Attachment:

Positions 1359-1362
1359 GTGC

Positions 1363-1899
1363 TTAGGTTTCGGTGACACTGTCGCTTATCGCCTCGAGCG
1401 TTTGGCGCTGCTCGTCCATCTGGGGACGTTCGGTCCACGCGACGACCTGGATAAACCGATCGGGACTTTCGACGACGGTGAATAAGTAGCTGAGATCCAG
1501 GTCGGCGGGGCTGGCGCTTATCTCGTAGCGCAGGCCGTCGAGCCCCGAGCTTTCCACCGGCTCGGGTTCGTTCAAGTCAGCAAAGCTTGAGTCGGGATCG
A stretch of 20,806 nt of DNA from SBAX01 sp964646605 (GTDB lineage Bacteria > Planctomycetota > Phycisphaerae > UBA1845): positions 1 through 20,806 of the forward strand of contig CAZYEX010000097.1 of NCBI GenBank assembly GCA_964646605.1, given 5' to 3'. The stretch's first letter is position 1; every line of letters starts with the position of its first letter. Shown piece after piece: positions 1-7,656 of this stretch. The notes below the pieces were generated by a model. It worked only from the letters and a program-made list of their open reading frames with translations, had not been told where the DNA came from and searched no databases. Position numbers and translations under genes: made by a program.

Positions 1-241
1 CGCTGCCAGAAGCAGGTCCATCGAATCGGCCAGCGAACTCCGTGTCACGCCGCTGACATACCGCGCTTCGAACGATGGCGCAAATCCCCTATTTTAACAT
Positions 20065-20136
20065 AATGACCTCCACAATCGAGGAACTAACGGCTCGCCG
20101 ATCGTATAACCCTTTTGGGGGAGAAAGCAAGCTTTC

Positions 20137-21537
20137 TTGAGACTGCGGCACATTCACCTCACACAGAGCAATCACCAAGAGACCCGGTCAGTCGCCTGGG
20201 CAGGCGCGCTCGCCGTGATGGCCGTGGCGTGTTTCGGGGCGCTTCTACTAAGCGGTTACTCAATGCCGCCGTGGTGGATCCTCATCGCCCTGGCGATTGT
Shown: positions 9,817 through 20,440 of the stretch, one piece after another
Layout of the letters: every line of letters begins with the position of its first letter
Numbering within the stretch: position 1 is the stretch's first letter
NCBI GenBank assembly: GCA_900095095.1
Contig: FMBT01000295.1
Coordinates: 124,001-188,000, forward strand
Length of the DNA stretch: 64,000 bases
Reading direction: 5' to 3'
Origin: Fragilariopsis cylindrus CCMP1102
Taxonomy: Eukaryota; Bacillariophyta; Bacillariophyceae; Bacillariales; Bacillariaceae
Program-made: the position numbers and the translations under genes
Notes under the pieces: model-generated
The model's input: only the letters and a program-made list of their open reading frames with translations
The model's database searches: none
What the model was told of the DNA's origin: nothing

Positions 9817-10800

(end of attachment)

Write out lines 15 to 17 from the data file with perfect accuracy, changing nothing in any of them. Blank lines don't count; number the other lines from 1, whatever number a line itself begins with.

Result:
20201 CAGGCGCGCTCGCCGTGATGGCCGTGGCGTGTTTCGGGGCGCTTCTACTAAGCGGTTACTCAATGCCGCCGTGGTGGATCCTCATCGCCCTGGCGATTGT
Shown: positions 9,817 through 20,440 of the stretch, one piece after another
Layout of the letters: every line of letters begins with the position of its first letter